Newton B. Drury
Newton Bishop Drury played multiple roles in the development of California State Parks throughout his adult life—outside advocate and partner, employee, and prominent leader.
Drury’s relationship with State Parks began with the Save the Redwoods League soon after its founding, when he and brother Aubrey were hired as the League’s public relations firm in 1919. He became League executive secretary that same year. He and Aubrey worked to bring in private donations for the purchase of redwood groves. This led to the establishment of some of early redwood parks, including Humboldt Redwoods State Park.
As it became clear that private donations would not be the key to preserving the redwoods, Newton Drury became involved in the movement to create a California state park system. He served as secretary to the California State Park Committee, gathering public support for the senate bills that would create a State Park Commission.
Drury did more in these early years than save the redwoods. The State Park Commission hired him as a part-time acquisition officer in 1929. One of his many important tasks was acquiring land for the wilderness area of Mount San Jacinto State Park. He stayed involved with the preservation of the Mount San Jacinto wilderness for the next three decades.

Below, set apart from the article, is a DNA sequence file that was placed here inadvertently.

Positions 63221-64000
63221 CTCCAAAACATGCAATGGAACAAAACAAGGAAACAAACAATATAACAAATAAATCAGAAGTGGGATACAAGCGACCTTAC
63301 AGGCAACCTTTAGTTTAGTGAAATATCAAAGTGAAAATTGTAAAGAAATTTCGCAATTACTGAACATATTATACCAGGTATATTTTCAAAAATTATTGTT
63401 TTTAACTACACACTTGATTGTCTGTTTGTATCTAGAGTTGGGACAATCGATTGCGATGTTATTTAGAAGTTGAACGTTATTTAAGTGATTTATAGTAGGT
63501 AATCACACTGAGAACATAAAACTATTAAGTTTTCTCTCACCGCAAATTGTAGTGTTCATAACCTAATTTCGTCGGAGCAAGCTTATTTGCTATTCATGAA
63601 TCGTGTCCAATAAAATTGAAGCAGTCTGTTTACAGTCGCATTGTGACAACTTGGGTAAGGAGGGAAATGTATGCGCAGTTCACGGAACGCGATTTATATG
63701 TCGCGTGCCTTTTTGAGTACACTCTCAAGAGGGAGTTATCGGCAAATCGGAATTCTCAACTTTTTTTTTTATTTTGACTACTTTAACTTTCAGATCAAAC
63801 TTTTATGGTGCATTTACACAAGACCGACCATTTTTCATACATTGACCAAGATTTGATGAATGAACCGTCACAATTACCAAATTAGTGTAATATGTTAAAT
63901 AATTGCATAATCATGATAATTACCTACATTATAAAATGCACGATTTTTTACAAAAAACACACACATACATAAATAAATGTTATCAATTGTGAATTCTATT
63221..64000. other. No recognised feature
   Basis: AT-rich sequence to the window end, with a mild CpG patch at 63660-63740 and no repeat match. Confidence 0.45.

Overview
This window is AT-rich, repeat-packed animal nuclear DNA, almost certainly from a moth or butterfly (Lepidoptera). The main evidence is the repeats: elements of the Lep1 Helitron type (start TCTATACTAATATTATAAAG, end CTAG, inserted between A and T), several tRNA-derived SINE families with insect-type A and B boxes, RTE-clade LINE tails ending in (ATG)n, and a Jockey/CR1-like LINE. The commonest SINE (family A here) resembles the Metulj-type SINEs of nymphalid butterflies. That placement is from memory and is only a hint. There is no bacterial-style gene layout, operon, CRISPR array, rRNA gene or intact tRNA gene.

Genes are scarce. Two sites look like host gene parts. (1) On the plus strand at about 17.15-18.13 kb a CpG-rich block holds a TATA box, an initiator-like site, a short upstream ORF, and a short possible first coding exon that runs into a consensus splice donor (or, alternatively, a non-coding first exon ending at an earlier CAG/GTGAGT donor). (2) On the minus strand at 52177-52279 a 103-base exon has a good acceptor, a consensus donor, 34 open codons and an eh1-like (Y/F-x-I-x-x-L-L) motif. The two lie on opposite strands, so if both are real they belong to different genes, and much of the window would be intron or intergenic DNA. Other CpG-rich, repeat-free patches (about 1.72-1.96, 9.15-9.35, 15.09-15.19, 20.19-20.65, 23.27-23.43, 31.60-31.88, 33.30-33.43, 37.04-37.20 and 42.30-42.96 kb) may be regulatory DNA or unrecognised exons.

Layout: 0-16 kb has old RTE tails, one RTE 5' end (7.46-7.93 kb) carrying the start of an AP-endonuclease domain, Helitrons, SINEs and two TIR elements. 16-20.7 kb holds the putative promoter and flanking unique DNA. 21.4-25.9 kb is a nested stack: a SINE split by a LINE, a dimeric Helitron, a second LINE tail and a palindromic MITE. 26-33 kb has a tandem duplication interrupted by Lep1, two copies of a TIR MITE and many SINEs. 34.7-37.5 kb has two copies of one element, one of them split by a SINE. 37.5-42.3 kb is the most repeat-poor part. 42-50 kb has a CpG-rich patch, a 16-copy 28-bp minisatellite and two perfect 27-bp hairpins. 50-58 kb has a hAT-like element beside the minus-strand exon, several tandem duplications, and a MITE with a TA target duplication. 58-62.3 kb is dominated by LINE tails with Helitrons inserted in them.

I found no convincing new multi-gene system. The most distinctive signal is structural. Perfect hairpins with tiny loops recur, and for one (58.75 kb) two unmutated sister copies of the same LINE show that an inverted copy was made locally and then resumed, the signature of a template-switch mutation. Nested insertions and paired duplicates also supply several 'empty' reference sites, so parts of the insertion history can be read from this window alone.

His leadership in conservation and parks led to Drury’s appointment as National Park Service director in 1940. Drury successfully protected the national parks against the pressure for exploitation during World War II.
Newton Drury left the National Park Service in 1951 and accepted an appointment by Governor Earl Warren to be Chief of the Division of Beaches and Parks. (The position of division chief was the equivalent of what is now called director of the Department of Parks and Recreation.) As division chief, Drury oversaw one of the California State Park System’s greatest periods of growth. His acquaintance with the Hearst family from his Save the Redwoods League work was instrumental in the acquisition of Hearst San Simeon State Historical Monument, also known as Hearst Castle.
After his mandatory retirement from state service, Drury returned to the Save the Redwoods League. He again became executive secretary, and then executive director when the position name changed. He was elected President of the League in 1971, served in that capacity until 1975, and then was Chairman of the Board until his death in 1978. Throughout this time his connection with California State Parks benefited both the League and the park system.
Newton Drury received many awards and honors, including an honorary Doctor of Law from University of California, Berkeley, his alma mater, because of his work as "a conservationist who has applied rational imagination and boundless industry to the public service of his State and Nation." Other awards included two Pugsley medals from the American Academy for Park and Recreation Administration, given to recognize contributions to the development of public parks in the United States. Perhaps the most fitting honors are the two redwood groves named for him in State Parks—the Drury Brothers Grove at Prairie Creek Redwoods State Park and the Newton B. Drury Grove at Humboldt Redwoods State Park; the Newton B. Drury Parkway through Prairie Creek Redwoods; and the peak that bears his name in the wilderness area of Mount San Jacinto State Park.